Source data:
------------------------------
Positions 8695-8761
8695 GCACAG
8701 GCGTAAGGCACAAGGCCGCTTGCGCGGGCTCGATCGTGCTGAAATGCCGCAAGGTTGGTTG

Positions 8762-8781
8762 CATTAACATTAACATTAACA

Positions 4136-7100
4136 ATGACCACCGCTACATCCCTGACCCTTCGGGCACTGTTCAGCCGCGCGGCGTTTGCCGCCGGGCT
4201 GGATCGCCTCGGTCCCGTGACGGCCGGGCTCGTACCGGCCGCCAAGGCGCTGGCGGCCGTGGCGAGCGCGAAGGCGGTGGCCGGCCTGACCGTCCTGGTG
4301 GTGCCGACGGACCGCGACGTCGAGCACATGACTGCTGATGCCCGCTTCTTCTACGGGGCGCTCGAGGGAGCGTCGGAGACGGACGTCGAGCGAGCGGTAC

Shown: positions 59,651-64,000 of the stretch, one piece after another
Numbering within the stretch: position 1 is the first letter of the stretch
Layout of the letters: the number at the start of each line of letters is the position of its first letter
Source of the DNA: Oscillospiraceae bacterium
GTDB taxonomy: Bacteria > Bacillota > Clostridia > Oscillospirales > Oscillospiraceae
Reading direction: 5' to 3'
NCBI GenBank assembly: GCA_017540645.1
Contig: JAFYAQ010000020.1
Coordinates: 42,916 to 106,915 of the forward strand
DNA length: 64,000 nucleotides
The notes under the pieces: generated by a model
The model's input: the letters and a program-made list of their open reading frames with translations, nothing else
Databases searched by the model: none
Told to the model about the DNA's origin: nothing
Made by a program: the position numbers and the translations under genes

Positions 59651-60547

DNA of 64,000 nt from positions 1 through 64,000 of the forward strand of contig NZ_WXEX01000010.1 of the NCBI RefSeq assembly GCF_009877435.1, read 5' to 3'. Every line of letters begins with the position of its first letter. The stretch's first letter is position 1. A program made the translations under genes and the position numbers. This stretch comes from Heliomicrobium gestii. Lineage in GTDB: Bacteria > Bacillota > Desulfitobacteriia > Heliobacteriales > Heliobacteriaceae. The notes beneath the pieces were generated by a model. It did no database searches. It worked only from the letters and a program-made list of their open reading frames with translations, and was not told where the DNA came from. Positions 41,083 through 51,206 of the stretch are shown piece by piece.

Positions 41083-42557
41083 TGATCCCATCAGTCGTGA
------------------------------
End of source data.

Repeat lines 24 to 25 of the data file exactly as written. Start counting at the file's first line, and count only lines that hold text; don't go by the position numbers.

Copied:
Made by a program: the position numbers and the translations under genes

Positions 59651-60547